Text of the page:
Despite the sentiment of BS—er, business—as usual, it was still disappointing to learn that Chemaly’s close male friends didn’t even believe her when the scholar expressed her grief over Rodger’s crime, and told them the shooter was targeting women. Men simply do not understand why or how women go through life living in utter fear of some complete psychopath unleashing on them at any given second—despite all the statistics and news stories making this everyday reality for our gender known to the public. It’s beyond infuriating that even the friends of a feminist scholar subscribe to the sexist worldviews that keeps their own friend sadly in check—and them out of the hot water when a news story seemingly turns their gender into the villain. Why is the male privilege so important to keep intact, even at the expense of their friend’s suffering? Even if it’s surprising to read about, it’s really not hard to believe. After all, we’re used to people thinking we’re making it up.

So where in the world do we go from here? Rage Becomes Her describes in aching detail so many rage-inducing struggles from the everyday lives of women that the anger seems nearly impossible to overcome. In the book’s final chapter, “A Rage of Your Own,” Chemaly offers readers practical advice on what to do with all the anger women face due to all the issues discussed throughout the book. My favorite piece of advice from this chapter is to name and write about anger as a method of practicing self-awareness. Chemaly writes, “Naming, talking, and writing, are beneficial because they actually interfere with the neurological mechanics causing anger or anxiety. They constitute a kind of anger mindfulness.” As someone who’s used journaling and meditation to deal with emotions, I can attest to this method. Chemaly offers a lot of great insights in this final chapter, and I had hoped for more of the book to be in this vein really, as I was expecting the book’s purpose to be more about how to channel the anger than citing the sources of anger. After all, we all know fairly well the gendered and racial circumstances that lead us to rage. The real challenge is knowing what to do with the anger—how to get to a spot in life where we’re able to live somewhat happily despite the hardships we constantly endure.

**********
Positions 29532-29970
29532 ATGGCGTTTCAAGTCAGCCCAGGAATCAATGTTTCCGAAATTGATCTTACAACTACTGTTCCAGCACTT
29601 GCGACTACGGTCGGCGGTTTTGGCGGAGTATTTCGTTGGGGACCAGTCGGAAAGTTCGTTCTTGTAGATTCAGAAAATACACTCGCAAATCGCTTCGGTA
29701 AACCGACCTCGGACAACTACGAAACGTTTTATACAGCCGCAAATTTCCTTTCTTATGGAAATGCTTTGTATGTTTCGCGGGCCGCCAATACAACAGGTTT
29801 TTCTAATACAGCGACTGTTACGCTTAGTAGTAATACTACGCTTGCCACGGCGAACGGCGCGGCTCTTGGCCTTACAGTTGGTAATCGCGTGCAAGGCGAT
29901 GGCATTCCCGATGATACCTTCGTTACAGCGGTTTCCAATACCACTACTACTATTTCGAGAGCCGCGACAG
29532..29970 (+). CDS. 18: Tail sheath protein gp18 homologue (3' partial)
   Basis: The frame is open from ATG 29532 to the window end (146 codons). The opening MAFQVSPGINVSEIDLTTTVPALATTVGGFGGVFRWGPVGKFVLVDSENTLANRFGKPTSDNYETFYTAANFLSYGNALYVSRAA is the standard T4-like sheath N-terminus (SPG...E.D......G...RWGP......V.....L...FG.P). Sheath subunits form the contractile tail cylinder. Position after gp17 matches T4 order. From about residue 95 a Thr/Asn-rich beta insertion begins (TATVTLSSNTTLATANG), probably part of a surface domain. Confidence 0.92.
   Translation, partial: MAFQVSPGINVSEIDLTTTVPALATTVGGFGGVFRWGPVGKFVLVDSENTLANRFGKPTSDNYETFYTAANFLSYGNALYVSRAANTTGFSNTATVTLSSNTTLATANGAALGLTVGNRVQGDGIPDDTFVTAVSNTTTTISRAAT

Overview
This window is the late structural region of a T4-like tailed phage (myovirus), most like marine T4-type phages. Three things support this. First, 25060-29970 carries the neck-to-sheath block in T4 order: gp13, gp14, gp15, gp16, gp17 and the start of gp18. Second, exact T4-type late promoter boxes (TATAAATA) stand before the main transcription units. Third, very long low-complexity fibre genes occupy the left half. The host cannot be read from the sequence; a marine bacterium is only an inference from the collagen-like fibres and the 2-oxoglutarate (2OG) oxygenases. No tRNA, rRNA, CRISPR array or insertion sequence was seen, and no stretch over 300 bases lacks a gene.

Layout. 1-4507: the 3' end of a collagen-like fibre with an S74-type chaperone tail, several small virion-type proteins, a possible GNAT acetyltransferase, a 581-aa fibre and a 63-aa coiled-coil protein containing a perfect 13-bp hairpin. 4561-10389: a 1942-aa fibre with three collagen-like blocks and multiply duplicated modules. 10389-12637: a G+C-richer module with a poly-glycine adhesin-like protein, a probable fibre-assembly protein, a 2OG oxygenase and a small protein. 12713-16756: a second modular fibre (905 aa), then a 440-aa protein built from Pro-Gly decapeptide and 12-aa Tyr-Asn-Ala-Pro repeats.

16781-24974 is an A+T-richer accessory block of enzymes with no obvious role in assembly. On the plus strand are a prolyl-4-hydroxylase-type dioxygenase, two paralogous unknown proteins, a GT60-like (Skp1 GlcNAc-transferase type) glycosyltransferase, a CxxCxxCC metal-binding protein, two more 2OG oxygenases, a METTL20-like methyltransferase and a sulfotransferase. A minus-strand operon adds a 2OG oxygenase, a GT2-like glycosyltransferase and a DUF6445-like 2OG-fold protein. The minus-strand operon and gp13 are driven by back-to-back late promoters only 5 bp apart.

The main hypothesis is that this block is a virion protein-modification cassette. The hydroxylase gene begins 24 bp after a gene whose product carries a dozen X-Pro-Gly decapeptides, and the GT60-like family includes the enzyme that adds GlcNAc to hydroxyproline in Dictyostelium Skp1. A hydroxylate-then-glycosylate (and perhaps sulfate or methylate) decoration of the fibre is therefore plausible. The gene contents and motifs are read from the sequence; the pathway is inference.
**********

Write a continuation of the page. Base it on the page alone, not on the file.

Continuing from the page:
Ever since childhood, I’ve dealt with anger, and I’ve never quite understood it. As I was taught to believe, I assumed that I was the problem, and that it was my problem alone to solve. Thankfully I learned that was BS a while ago. But this book helped bring the point home. I’ll definitely reread the tenth chapter of the book to revisit my relationship with anger, as it offers constructive ways to view and use anger. Not manage it, because as the author points out, the notion of managing one’s anger suggests there is something wrong with anger. And there isn’t anything wrong with anger. In fact, as Chemaly writes, “Contrary to the idea that anger clouds thinking, properly understood, it is an astoundingly clarifying emotion.” A necessary delve into a heated subject, Rage Becomes Her challenges the all-too-common perception of having an anger “problem,” and works to demystify women’s anger, transforming the difficult emotion into one that’s as coveted as happiness.